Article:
UQ-DAF’s Moisture Monitoring Campaign of Maryborough Fire Station

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Maryborough Queensland Fire and Emergency Services (QFES) Complex is the first building of this type built in Australia using engineered timber solutions. Designed by Kim Baber of Baber Studio, an academic based at UQ’s School of Architecture, the complex showcases interdisciplinary collaboration within the Centre for Future Timber Structure (CFTS) and with the timber construction industry. 

As part of CFTS’s contribution to the project, a moisture monitoring campaign of the innovative CLT buildings was set up and recently started by researchers from UQ’s School of Architecture (Dr Paola Leardini) and the Department of Agriculture and Fisheries’ Forest Product Innovation (FPI) team (Dr Maryam Shirmohammadi and Mr Daniel Field).

Maryborough Fire Station's new buildings include an admin building, an engine shed, a new data room and a gym section added to the original front brick building, which are made from Australian engineered wood products (EWPs). The EWPs used in the new buildings include cross-laminated timber (CLT), glued laminated timber (glulam) and lumber glue-laminated (LGL), as shown in the images below. The building is currently under construction; thus, it offers the opportunity to investigating hygroscopic characteristics of EWPs and their moisture variation during and post-construction.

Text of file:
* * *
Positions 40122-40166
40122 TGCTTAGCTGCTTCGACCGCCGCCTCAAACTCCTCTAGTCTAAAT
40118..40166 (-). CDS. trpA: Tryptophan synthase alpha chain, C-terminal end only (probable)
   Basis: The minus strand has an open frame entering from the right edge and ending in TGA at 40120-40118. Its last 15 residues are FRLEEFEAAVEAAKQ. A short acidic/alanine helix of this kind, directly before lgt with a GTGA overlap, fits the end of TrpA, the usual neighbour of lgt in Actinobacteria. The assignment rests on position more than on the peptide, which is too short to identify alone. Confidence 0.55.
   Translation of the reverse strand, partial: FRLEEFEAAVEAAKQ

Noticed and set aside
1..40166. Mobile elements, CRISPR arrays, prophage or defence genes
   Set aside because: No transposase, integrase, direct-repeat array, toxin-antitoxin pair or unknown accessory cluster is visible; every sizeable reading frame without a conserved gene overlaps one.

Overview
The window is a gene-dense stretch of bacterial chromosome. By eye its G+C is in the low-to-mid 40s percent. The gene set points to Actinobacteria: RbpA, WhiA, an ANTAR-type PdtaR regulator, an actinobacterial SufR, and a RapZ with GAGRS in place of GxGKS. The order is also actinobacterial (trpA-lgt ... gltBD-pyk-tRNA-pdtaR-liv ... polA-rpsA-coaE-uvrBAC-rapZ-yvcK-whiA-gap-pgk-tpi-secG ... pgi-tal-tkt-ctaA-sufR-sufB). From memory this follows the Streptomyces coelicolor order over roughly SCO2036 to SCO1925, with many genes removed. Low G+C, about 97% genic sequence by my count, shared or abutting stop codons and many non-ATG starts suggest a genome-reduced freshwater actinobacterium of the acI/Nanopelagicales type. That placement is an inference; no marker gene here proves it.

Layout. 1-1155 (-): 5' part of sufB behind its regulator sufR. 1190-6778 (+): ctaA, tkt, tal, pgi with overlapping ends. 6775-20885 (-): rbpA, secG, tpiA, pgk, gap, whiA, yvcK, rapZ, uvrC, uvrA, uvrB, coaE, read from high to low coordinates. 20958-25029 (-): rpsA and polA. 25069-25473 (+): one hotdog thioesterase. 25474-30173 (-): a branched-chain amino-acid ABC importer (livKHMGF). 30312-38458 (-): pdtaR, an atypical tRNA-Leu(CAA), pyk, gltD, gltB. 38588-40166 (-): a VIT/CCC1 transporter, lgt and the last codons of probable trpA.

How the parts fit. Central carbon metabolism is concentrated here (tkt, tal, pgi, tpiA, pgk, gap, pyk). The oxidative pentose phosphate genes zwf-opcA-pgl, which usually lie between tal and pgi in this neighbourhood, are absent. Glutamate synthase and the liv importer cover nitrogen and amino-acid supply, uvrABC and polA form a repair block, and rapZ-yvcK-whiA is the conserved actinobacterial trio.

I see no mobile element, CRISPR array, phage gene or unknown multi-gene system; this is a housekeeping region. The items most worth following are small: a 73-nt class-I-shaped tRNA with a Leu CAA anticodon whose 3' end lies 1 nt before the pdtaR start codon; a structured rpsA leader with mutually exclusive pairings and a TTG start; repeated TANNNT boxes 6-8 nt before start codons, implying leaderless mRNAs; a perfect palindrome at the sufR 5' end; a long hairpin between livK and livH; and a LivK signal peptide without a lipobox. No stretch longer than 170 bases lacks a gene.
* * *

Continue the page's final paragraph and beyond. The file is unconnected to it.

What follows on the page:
The collaborative UQ-DAF monitoring project focuses on potential moisture gain and loss of CLT panels and other EWP structural members due to free water exposure (flooding, heavy rain and plumbing leaks) and high humidity environments. This project’s outcome will enable future protocol development for mass timber building design and maintenance, focusing on structural stability, decay management and prevention. 

In January, the UQ-DAF team installed wireless moisture monitoring sensors in the Maryborough Fire Station buildings to monitor potential variation in moisture during different phases of the building life. The sensors are installed in moisture sensitive areas of the building, including those near to openings (windows, doors) or with high-temperature variations (roof cavities and external surfaces), as well as panels and beams exposed to both internal (airconditioned) environment and external conditions. The project aims to develop a detailed understanding of humidity variations during the year, and the effects of indoor and outdoor environments on panels’ characteristics, focusing on minimising the extended period of high moisture content that could lead to decay. The project is jointly funded by UQ’s CFTS and DAF.